Ever since blogging about Amanda Blake Soule's in-house library, I've wanted one of my own. We don't have a dedicated room to spare on the main floor, however. Check out this inspiring library and dining room combination. Not only are the floor-to-ceiling shelves stocked with books and trinkets good looking, it's a functional solution for those without a separate room to spare. When the dining room is not in use, the dining table can be used for reading, arts and crafts. For more photos of this stylish home, check out the spread in Vogue.
When you're looking for places to bring color into your home, don't overlook the dining room. Dining chairs, tablecloths, and walls are good starting points. Look for photos and options below.... Option #1: Neutral table and colorful chairs. Option #2: If you have a hard time committing to color, bring it in with changeable accessories. Shown: Jackfruit Tablecloth from Anthropologie, $98 and Stockholm Table from IKEA, $429. Option #3: Dress up dining room walls with wallpaper, a great backdrop for elegant dinner parties.
As much as we love simplicity, a kitchen is the one room in the house where we like to see more color. Lately we have been drawn to turquoise and blue kitchen interiors. From pale to deeper and richer shades of the two colors, the effect is quite unusual. More photos after the jump.... The kitchen in the first photo is from a portfolio of Paul Raeside.
That's the case with this book rug and although it's probably more of a show piece than a functional item for your home - assuming all the books were destined for an ill-fate anyway - it's actually kind of neat. Craft or home decor projects that utilize books are always on the quick to criticize list. Most of us love books greatly and don't like to see them damaged. It's easy to believe that they should all be in libraries for an eternity or shipped to places where folks could use them. That said, there are times where you just have an over abundance of material that no one else wants. This rug was created by Pamela Paulsurd who focuses her work on the concept of handwriting and items of the like. This rug is able to be walked on and we're guessing would provide a soft comforting smell to whatever room it's placed in. Are you tired of the 'Building with books' craze or would you rather see folks being creative with other materials? Share your thoughts in the comments below!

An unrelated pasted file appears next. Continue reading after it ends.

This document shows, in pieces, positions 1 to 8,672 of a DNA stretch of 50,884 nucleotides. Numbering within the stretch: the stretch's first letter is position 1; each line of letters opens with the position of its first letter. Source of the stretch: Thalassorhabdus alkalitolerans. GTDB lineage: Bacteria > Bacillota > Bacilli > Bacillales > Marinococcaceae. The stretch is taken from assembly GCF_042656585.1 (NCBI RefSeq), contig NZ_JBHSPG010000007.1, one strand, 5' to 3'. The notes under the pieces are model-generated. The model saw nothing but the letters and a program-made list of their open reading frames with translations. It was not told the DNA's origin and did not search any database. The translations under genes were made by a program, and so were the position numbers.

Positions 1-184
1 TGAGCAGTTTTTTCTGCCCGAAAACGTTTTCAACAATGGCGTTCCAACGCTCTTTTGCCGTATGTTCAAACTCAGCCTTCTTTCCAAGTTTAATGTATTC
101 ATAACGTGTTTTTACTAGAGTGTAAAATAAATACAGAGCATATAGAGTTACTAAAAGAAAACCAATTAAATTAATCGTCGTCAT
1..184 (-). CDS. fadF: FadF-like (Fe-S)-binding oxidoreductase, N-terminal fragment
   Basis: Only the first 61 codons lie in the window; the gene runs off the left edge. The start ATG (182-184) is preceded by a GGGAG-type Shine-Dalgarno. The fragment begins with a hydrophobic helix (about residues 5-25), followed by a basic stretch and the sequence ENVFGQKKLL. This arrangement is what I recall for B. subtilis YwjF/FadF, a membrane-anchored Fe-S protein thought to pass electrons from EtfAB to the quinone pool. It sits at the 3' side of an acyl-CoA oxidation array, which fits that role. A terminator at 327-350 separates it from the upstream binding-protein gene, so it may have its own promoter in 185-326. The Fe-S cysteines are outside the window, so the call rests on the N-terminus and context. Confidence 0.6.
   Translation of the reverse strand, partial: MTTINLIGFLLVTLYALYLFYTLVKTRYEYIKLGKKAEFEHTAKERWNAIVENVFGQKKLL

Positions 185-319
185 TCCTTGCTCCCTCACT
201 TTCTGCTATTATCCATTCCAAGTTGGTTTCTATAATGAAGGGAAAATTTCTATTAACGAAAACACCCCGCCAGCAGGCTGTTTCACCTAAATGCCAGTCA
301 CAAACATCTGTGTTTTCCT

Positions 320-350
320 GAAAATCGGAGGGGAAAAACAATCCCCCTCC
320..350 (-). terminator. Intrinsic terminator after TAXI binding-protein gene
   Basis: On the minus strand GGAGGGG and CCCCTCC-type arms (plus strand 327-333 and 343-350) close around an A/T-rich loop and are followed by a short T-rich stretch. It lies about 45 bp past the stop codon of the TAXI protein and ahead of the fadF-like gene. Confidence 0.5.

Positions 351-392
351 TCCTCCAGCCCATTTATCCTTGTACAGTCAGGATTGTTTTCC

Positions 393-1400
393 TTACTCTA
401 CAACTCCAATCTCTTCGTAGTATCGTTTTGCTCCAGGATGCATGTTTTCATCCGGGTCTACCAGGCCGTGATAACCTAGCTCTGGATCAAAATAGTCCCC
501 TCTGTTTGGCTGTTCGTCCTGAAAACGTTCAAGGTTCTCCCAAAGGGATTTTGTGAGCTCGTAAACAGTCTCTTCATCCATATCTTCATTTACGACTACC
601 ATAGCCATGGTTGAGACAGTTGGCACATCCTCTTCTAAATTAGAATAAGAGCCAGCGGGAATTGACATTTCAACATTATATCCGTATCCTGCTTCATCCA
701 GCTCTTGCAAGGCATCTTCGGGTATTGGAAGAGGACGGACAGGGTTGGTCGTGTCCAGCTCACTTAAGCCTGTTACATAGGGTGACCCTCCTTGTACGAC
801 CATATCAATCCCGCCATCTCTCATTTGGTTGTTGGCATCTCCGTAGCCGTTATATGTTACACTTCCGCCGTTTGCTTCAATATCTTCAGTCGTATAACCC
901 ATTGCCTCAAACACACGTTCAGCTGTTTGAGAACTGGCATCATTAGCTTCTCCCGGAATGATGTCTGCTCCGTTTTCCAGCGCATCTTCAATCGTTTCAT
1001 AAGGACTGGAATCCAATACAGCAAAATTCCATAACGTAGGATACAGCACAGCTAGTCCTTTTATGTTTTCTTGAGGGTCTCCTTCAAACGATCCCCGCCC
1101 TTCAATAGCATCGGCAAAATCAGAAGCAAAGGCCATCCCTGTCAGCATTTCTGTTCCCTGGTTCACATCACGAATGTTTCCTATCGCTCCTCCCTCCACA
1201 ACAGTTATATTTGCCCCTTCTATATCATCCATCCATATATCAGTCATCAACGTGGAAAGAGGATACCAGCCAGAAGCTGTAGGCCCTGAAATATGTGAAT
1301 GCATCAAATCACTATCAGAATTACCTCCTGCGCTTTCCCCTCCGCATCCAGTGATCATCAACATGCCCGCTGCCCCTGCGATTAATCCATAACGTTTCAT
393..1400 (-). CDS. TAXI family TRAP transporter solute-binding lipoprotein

We were just over at the Living Etc. site, perusing their forums and ran across photos of this open plan flat located in a repurposed warehouse in London. The bright beams and window valance add a real sense of architecture to the open room, turning a structural detail into a design statement. We like the geometric patterned drapes - it pulls your eye to what is arguably the best thing about the room - the amazing windows. The bath was a full rehab - the narrow tiles look very current. Here's the forum thread, if you'd like to check out the rest of the photos and comments.